Amy Sancetta, AP
SALT LAKE CITY — Mortgage interest rates have fallen to the lowest levels since long-term mortgages were introduced in the United States. The result is housing affordability that is reaching new highs, despite a persistent recession that keeps many people from purchasing a home.
"Interest rates on residential loans are the lowest they have been in 60 years," said Kim Casaday, president of residential lending for Zions Bank. "What's even cooler … is that we're seeing 50-year highs in home affordability."
Earlier this month, Carrie Boucher and her new husband moved their combined family into a larger house in Kaysville. While the Davis County house had the same number of bedrooms as the South Jordan home that she is leaving, the new house offered more square footage and a "clean slate" where the family could start fresh in their new lives together.
Because interest rates were so low, she said they could manage to buy a property that was 20 percent more expensive than the Salt Lake County house she sold.
"It was a combination of that we could afford to (pay more) and because interest rates are really great right now," Boucher said.
Freddie Mac reported that rates are the lowest since the government-sponsored enterprise began keeping records in 1971. Today's average 30-year rate is even lower than the average 20-year or 25-year rate, which was the typical loan in the 1950s.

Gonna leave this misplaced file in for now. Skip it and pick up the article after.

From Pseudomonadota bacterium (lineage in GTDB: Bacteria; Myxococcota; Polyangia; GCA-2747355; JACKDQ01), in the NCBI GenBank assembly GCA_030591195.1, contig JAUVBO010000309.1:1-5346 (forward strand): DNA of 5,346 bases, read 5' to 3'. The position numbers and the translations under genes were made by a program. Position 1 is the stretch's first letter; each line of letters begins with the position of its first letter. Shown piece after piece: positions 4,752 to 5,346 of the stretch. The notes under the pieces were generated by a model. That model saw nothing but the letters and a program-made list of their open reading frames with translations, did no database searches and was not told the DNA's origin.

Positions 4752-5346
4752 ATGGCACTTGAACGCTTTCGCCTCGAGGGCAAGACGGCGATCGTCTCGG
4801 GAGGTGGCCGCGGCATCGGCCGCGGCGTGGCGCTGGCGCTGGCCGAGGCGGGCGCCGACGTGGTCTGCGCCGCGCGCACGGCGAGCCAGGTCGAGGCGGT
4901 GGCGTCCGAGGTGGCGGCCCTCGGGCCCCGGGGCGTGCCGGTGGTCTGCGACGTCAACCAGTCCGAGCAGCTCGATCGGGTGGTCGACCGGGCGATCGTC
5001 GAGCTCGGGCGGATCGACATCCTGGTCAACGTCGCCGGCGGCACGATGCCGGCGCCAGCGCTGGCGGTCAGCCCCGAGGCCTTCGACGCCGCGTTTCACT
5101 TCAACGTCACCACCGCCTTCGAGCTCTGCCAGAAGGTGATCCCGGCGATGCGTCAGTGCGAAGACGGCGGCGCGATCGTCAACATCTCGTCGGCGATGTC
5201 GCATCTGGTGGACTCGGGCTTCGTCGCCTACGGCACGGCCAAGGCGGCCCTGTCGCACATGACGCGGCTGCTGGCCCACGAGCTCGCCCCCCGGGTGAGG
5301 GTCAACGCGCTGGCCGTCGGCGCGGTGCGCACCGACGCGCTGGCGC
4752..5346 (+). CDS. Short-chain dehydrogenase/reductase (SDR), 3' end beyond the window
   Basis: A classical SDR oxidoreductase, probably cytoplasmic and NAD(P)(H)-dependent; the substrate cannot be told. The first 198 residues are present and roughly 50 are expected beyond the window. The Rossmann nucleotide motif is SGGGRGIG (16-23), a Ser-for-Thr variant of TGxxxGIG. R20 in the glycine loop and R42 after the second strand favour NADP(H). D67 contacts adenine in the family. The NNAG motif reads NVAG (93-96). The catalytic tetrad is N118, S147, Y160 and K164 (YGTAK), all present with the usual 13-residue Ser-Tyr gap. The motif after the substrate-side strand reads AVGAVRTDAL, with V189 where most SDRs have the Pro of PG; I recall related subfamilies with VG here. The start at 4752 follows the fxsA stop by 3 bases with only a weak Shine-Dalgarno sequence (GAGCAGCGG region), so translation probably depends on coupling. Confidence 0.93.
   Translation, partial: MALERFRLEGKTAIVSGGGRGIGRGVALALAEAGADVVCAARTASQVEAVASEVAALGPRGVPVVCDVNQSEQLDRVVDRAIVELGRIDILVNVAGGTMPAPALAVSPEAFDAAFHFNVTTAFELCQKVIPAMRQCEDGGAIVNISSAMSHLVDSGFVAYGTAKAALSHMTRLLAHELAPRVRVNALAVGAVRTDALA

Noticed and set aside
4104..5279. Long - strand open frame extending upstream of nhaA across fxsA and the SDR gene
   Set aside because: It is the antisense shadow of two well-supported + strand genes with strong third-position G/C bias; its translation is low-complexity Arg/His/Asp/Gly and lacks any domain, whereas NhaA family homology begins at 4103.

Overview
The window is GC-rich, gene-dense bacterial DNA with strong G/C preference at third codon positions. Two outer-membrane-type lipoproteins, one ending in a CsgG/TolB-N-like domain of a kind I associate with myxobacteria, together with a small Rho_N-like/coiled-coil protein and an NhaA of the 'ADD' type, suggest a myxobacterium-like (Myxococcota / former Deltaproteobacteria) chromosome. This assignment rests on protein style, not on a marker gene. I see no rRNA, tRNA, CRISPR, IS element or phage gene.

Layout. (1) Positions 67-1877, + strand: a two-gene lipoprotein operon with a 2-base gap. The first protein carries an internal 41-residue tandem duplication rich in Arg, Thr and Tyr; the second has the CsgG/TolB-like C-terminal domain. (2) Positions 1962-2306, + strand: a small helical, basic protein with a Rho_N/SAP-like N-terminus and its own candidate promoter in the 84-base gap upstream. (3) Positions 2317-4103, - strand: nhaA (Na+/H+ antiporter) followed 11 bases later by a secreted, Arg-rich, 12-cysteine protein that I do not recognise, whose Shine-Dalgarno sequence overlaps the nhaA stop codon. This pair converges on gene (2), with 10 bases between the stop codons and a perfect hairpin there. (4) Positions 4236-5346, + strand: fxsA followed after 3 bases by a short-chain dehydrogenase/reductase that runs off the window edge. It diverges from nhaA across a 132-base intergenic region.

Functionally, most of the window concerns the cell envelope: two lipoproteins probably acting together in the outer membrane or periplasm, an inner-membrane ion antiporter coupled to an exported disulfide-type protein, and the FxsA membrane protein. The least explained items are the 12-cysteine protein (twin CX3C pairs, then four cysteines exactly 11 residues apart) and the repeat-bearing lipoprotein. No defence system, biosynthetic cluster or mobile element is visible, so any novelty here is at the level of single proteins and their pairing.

Data from the National Bureau of Economic Research showed that between July 1950 and February 1951, long-term rates averaged 4.08 percent. This week's average 30-year rate was 3.78 percent.
Mortgage rates tend to track the yield on the 10-year Treasury note, which is approximately 1.74 percent, said Westminster College economics professor John Watkins. That is the lowest level since the Federal Reserve Bank started keeping daily records in 1962. As recently as July 2011, the 10-year note exceeded 3 percent.
Watkins said the falling interest rates are due to economic uncertainty in Europe, which threatens the U.S. housing market and economy if the situation worsens.
This month, the National Association of Realtors' composite quarterly Housing Affordability Index climbed to a record high of 205.9 in the first quarter of 2012. The index is based on the relationship between median home price, median family income and average mortgage interest rate. A higher index indicates greater household purchasing power.
A composite index of 100 is the point where a median-income family household has exactly enough income to qualify for the purchase of a median-priced existing single-family home, assuming a 20 percent down payment and 25 percent of gross income devoted to the mortgage, said NAR spokesman Walter Molony.
This is the first time the quarterly index has pushed past the 200 mark since record-keeping began in 1970, he said.
The index showed the median income family, earning just under $61,000, could afford a home costing $325,500 in the first quarter, which is more than double the national median existing single-family home price of $158,100. The median monthly mortgage principal and interest payment for a median-priced home would require only 13.5 percent of gross income.
A companion index measuring the ability of first-time buyers to purchase a home also set a record, with the first-time buyer index reaching 135.8 in the first quarter.
While no state index exists, in February, the NAR published its first metropolitan area affordability index iwith annual index readings for 2009, 2010 and 2011. Salt Lake City registered 84.1, 93.1 and 111.0 respectively.
The low rates are also having an impact on the loans some buyers are selecting.
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